So we designed a process that enabled a shift from the instructional model to an engagement model. Not by coincidence, it is very similar to the model that coaches apply in the development of elite athletes and teams.
The process begins with clarity of the desired outcomes. What do we want to achieve, and why does it matter? This clarity of the outcome then leaves the person in the role to determine how they will achieve it - they will establish the tasks, which belong to them, and they can seek instruction on doing those tasks if and when it is needed.
Alignment is important. It enables the person in the role to appreciate how their outcomes fit with the organisational purpose, the roles of others in the organisation, and the function of the teams that make up the organisation. In many organisations this is assumed, in The H Factor we make it visible. Alignment is the gateway to the 3 rules of accountability.
Accountability is also assumed in many organisations. This assumption is the cause of most of the frustration managers have in managing their teams. Take away the assumption. Agree on who is accountable for what, and frequently discuss with each person how they are going about accomplishing their accountabilities, the barriers that are obstructing their achievement, and the opportunities for learning and improvement. Isn't this what a performance review should be about?
The opportunity to guide is one of the most fulfilling aspects of being a manager. It is a wonderful experience to be a part of the development of another person. Instead of being focused on assessing, when we switch that focus to guiding, then we build trust and genuinely encourage action. We contribute to their competence, capability, and confidence.
Now we are leading. We are enabling. We have transitioned from being instructors and assessors to now being genuine leaders. Achievement is the outcome of our work as leaders. The ultimate achievement is our contribution to the development of elite players, those that create the extraordinary and inspire others to follow.
Isn't that far more rewarding than having to constantly tell people what to do? It's worth making the transition from being an instructor to being a leader, and we created a system to take you on that journey.
The H Factor Positions
The positions tab enables everyone in the organisation to see how their role fits into the business structure. They can see every position in the organisation, including:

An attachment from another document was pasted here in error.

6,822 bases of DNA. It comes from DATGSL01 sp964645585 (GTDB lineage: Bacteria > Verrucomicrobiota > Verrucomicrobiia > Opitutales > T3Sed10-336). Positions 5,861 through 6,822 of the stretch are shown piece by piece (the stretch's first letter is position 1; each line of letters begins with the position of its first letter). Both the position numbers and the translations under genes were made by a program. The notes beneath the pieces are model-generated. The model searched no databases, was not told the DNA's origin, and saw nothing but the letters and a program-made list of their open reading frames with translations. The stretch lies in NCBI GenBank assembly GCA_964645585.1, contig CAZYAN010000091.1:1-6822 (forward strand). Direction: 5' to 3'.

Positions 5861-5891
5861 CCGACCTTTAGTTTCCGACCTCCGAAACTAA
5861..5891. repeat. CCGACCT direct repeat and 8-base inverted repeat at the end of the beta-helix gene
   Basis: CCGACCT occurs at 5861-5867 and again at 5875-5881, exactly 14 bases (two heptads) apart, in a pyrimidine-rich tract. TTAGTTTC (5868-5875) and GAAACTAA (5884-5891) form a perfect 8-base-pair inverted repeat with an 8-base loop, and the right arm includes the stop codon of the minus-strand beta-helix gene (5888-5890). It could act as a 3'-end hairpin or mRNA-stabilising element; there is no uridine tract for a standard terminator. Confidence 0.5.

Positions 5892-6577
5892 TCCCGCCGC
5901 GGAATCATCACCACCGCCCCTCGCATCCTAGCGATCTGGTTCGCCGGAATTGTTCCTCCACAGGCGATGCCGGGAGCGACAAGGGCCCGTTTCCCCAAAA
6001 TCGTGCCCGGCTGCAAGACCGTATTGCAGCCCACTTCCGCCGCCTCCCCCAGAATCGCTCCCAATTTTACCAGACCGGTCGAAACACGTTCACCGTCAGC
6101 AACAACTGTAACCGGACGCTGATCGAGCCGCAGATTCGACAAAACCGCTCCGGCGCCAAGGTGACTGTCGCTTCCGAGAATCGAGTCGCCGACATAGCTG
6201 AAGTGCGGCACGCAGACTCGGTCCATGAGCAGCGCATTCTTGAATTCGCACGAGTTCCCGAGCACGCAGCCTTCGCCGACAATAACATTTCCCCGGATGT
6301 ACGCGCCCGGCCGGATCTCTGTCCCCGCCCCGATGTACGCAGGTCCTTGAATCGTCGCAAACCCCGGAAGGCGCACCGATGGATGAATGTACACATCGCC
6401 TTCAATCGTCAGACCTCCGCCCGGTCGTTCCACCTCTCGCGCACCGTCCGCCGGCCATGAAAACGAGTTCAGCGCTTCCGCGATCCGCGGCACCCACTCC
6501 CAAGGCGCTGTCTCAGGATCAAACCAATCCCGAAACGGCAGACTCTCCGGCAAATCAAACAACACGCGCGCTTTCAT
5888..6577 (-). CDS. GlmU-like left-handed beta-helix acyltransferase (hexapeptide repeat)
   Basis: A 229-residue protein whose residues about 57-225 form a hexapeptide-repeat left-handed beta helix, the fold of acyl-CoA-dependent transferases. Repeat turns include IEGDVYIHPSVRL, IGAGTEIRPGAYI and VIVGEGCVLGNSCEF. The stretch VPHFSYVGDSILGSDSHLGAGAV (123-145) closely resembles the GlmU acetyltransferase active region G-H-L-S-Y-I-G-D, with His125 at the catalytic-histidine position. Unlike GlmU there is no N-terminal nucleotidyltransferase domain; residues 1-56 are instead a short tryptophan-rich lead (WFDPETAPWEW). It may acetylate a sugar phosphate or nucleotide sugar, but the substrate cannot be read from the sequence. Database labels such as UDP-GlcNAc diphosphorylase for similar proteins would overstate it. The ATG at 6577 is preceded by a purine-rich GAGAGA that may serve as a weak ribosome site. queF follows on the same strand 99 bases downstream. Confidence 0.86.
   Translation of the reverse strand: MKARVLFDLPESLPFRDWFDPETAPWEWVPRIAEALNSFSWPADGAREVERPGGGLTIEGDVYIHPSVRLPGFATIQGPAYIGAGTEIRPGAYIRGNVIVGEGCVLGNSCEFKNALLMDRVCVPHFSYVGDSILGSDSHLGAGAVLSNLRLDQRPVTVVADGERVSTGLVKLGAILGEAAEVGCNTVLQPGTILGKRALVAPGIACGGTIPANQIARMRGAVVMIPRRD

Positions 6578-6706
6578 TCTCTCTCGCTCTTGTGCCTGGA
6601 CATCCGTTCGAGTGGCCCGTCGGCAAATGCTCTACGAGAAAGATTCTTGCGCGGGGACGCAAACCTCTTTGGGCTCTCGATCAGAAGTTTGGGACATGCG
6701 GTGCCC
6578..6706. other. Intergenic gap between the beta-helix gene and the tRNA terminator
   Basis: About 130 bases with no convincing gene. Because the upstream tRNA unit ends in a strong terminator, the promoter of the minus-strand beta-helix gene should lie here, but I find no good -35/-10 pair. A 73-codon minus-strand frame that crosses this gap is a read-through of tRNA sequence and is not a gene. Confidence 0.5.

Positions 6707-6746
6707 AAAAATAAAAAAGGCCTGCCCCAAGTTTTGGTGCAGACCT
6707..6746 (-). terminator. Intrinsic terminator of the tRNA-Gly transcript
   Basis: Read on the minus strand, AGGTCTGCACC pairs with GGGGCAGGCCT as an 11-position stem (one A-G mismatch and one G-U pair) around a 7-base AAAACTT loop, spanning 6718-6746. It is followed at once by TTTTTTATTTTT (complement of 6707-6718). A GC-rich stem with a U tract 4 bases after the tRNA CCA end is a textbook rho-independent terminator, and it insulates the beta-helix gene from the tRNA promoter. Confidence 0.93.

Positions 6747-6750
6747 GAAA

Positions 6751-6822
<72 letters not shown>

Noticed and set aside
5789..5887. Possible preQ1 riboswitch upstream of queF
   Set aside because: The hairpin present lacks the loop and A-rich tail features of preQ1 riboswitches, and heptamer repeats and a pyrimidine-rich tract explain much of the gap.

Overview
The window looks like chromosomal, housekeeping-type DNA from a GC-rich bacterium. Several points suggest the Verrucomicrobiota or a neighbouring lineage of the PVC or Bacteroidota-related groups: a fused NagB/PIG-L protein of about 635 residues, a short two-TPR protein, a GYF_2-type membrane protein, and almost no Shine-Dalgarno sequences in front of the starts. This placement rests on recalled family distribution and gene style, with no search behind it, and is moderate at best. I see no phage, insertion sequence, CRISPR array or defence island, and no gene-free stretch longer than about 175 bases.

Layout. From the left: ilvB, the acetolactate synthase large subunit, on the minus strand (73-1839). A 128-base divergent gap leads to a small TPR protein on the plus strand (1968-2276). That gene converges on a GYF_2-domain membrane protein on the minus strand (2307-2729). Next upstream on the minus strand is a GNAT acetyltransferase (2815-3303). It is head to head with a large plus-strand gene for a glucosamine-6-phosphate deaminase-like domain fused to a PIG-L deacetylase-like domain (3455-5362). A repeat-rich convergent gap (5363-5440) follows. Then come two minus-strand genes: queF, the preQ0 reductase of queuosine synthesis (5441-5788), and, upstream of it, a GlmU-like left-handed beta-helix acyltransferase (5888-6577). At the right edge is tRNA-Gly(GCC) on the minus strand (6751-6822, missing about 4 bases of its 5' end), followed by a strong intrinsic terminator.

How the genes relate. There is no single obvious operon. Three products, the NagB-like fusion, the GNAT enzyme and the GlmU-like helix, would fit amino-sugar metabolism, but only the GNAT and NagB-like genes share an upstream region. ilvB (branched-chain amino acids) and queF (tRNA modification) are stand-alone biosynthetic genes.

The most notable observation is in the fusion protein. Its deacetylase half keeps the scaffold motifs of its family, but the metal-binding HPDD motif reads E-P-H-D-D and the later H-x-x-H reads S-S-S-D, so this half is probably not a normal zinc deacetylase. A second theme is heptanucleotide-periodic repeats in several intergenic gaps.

This creates alignment. It gives visibility of the performance requirements of everyone in the organisation and creates the alignment needed to build accountability.
Positions are built around outcomes, not tasks. This enables a deeper and richer performance conversation where the person(s) holding the role can then describe how they will achieve the outcomes by setting and agreeing their own tasks and actions. The outcomes have already established the common view of what success will look like.
Very few people go to work every day to deliberately do a bad job. Yet, at the same time, nearly every manager will tell you that managing people is one of their most difficult responsibilities.
That these two realities can co-exist is a conundrum. So, Change Agents, what are workplaces doing that means that managing well intentioned people ends up causing frustration, anxiety, and apprehension? We don't believe it should be this way, and we think that the way we look at accountability is the problem.
Accountability is actually an implied contract, rather than a physical one. So our employment contracts and job descriptions can only create a tool with which to measure compliance. It is a myth that these create any accountability at all. As managers, we need to focus on the human elements in order to genuinely create accountability.
When we are frustrated, anxious and apprehensive, then we are dealing with emotions. These are emotional responses to a perception that a person you manage is not committed, is not compliant, or is not meeting your expectation. In acknowledging this we can find part of the solution to resolving the conundrum.
THE 3 GREAT BIG RULES OF ACCOUNTABILITY
1. Acknowledge the emotional contract.
You can't, ultimately, hold somebody accountable for something without their permission. This is not about them signing a contract to complete certain tasks, it is about your mutual emotional commitment to mutually understood outcomes, that you both believe are important.
If you merely monitor the compliance to achieving tasks, then you are slowly undermining the emotional contract as the tasks become the focus, rather than the important outcome that the tasks are there to achieve.
Nurturing the ongoing permission to be held accountable means showing that you are mutually committed to the achievement of the important outcome, and having a common understanding of why it matters. If you want people to 'give a damn', then show them why it matters, and show them the importance of their contribution to it!
2. Create autonomy and give clarity.
Autonomy is an important human driver; it is freedom. While workplaces can rarely provide full autonomy, we can remove the micromanagement that usually undermines it. We remove micromanagement when we:
These actions not only provide autonomy, they also create a shared clarity of the desired outcomes. In addition we give clarity through the visibility of the teams within which we work, how those teams fit together, and the contribution of each person in the team.
Clarity also involves having awareness of, and the ability to contribute to, the policies, procedures, and training within the organisation. In far too many workplaces, these are hidden in secure drives, or only referenced when things go wrong. Instead, they should be a description of how things go right! They should be the way things are done around here, codified so that everyone has a common understanding.
Giving clarity is how you overcome the perceived fear, or risk, of giving autonomy. It's a major step to reducing the anxiety and apprehension in managing others.
3. Accept that there will be conflicts in any relationship.
Even with our closest colleagues we will, from time to time, have differing of opinion. Create a safe place to discuss issues and take an explorative approach to resolving the differences. Taking the time to understand the differing points of view is not only constructive, it builds trust and enables a mutual understanding of what performance will look like, given the constraints faced to achieve it.
We created The H Factor system to provide managers with a reliable process for instilling accountability, and to give the people they manage the capacity to demonstrate their contribution to the business outcomes.